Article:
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The deputy commander of the Canada's Task Force Kandahar, Col. Richard Giguère, said allied forces have the clear momentum, but that will be tested in this summer's fighting season: "We will see."

Mr. Harper knows that the long, agonizing grind of a war with a heavy toll - 156 Canadian soldiers have died - combined with deep doubts about the prospects for lasting success, fuelled Canadian disenchantment with the mission.

For two years, Mr. Harper has himself grown increasingly skeptical, and critical of the corrupt and ineffective government of Hamid Karzai - the ally Western nations have counted on to establish a government and services that would persuade Afghans to shun the Taliban insurgency.

Mr. Harper has admitted that he would have preferred not to send more soldiers on a three-year training mission. But he could not refuse allies' call for help.

The training force will go to a Kabul headquarters and Afghan army and training schools in the capital, and two cities in the North and West: Kabul, Mazar-e-Sharif and Herat -- including a 220-person support headquarters in Kabul. That mission, Mr. Harper said, still presents dangers, but nothing like combat in Kandahar.

He said he is "optimistic" that mission can build up Afghan forces despite skepticism that they will be ready to take over security by 2014.

He said he made it clear when he extended the combat mission yet again in 2009 that "the future of the mission had to be the transition toward Afghan responsibility and Afghan leadership" - and though Canada made the decision first, other allies have come to the same realization. He noted that Canadian troops have been in combat roles in Afghanistan longer than the two world wars combined: "I think this is the transition that we need right now."

He was joined by Defence Minister Peter MacKay, and Chief of the Defence Staff General Walter Natynczyk. Calgary Flames' captain Jarome Iginla also made the trip.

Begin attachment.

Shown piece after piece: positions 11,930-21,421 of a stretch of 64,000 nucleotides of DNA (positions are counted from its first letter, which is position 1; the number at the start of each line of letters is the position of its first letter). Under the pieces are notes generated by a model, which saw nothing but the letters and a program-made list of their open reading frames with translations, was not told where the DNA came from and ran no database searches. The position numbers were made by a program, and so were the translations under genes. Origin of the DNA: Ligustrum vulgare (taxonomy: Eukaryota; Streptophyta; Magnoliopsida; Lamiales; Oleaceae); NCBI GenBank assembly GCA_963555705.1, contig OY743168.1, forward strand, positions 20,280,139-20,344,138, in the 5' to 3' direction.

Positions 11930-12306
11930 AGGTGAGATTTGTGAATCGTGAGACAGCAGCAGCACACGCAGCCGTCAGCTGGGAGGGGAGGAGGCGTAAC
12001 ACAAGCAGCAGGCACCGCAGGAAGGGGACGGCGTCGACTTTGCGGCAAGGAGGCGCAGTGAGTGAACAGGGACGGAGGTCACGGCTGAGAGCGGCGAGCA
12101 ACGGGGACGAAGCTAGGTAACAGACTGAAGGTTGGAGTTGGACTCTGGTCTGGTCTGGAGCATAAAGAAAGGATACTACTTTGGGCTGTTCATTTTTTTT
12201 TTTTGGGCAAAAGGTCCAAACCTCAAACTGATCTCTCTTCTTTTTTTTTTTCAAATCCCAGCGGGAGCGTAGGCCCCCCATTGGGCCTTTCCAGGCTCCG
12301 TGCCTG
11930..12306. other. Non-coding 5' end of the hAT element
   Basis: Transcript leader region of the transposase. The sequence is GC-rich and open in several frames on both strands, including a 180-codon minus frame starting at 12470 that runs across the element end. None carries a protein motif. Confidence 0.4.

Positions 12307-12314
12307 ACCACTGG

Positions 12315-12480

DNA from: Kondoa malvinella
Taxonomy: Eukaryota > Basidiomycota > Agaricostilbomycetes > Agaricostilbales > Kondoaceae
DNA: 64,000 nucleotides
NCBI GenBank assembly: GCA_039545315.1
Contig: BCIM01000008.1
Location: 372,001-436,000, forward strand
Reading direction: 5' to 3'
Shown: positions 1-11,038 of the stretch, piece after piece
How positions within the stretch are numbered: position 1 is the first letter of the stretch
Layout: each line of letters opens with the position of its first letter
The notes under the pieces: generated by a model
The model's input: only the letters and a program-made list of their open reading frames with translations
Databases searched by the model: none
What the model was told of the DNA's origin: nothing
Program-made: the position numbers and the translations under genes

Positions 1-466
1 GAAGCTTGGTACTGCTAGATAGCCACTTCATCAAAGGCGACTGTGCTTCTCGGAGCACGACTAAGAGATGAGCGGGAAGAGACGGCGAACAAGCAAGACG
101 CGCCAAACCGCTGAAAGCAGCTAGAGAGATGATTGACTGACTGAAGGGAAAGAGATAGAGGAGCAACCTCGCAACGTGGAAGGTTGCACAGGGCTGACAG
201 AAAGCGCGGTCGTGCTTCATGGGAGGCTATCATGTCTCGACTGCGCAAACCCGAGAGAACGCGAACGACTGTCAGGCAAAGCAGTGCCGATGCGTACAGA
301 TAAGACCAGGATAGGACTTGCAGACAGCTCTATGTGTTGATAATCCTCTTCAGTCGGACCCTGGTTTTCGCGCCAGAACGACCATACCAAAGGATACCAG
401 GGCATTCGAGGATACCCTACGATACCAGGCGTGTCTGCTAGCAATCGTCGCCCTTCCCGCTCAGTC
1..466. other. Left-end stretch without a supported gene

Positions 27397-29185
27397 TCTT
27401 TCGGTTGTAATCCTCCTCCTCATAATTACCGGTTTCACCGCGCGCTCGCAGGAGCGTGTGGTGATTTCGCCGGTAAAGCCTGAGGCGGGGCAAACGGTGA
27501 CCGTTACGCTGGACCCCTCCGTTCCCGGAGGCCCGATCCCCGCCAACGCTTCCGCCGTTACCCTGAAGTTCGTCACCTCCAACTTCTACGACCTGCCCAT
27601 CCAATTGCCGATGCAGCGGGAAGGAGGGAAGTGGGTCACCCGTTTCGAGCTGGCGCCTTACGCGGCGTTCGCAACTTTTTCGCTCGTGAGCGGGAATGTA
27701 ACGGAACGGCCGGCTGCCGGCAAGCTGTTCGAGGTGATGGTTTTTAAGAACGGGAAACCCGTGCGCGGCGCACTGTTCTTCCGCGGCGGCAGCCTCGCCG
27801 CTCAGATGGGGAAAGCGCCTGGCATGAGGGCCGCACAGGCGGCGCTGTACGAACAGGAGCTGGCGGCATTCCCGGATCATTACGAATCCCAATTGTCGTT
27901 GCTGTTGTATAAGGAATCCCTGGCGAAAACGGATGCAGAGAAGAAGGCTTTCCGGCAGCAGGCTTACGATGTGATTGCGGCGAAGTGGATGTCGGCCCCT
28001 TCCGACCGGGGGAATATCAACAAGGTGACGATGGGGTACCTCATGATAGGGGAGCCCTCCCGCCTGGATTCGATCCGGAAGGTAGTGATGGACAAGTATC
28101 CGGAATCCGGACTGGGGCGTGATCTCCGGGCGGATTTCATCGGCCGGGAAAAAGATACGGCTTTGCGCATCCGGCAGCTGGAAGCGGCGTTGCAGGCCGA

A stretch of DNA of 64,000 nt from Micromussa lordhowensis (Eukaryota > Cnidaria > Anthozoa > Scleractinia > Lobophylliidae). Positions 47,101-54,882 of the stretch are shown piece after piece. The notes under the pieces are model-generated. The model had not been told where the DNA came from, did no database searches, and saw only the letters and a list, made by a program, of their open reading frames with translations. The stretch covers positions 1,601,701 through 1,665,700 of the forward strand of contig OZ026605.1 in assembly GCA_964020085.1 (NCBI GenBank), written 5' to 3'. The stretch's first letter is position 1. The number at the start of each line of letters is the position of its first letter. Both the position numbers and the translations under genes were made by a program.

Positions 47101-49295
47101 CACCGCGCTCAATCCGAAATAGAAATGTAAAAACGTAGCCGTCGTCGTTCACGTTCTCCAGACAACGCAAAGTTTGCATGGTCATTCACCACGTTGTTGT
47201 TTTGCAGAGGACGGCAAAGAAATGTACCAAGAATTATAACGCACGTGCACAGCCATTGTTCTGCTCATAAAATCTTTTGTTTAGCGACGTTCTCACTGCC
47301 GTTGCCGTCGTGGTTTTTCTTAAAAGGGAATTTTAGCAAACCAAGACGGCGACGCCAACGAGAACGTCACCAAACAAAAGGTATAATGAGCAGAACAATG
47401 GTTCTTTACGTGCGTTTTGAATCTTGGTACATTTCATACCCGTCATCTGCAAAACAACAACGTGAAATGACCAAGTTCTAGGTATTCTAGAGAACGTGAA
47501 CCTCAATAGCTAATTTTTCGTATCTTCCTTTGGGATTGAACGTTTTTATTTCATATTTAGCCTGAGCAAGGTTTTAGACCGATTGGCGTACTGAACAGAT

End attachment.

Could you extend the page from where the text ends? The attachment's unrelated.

The mission: Then and now

March 12, 2006

Timing: Stephen Harper's first foreign trip after becoming Prime Minister, it was a clear statement of the importance of the war in Afghanistan in his new, more muscular foreign policy.

Key message: Heading a new minority government, Mr. Harper wanted to make it clear his government would work with Parliament to ensure continuing broad support for the mission.

Quote: "There may be some who may want to cut and run. But cutting and running is not your way, it's not my way, and it's not the Canadian way. We don't make a commitment and then run away at the first sign of trouble."

Troops on the ground: 2,200

Death toll at the time: 12

Challenge: Based in Kandahar, the Canadian Forces were confronting the Taliban insurgency in one of its key strongholds, gearing up for hard-fought battles. Everyone knew the mission was dangerous, although few predicted the high number of casualties.

May 30, 2011

Timing: A key part of Mr. Harper's first foreign trip since he won his majority, the trip comes shortly after the death of Osama Bin Laden and at the end of a long combat mission.

Key message: Mr. Harper praised the Canadian Forces for improving the lives of Afghans, saying their work has been a clear success to date, ahead of the transition to a training mission.

Quote: "Afghanistan is still a violent place, a dangerous place for its citizens, and we're working to improve things for them. But this country does not represent a geo-strategic risk to the world. It is no longer a source of global terrorism."

Troops on the ground: 2,900

Death toll at the time: 156

Challenge: Prepare the transition from the current combat mission centred around Kandahar into a training mission based in the capital city of Kabul, starting in July. While it will be less dangerous, the mission is opposed by the NDP, which now forms the Official Opposition.

Daniel Leblanc

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About the Author
Chief political writer

Campbell Clark has been a political writer in The Globe and Mail’s Ottawa bureau since 2000. Before that he worked for The Montreal Gazette and the National Post. He writes about Canadian politics and foreign policy. More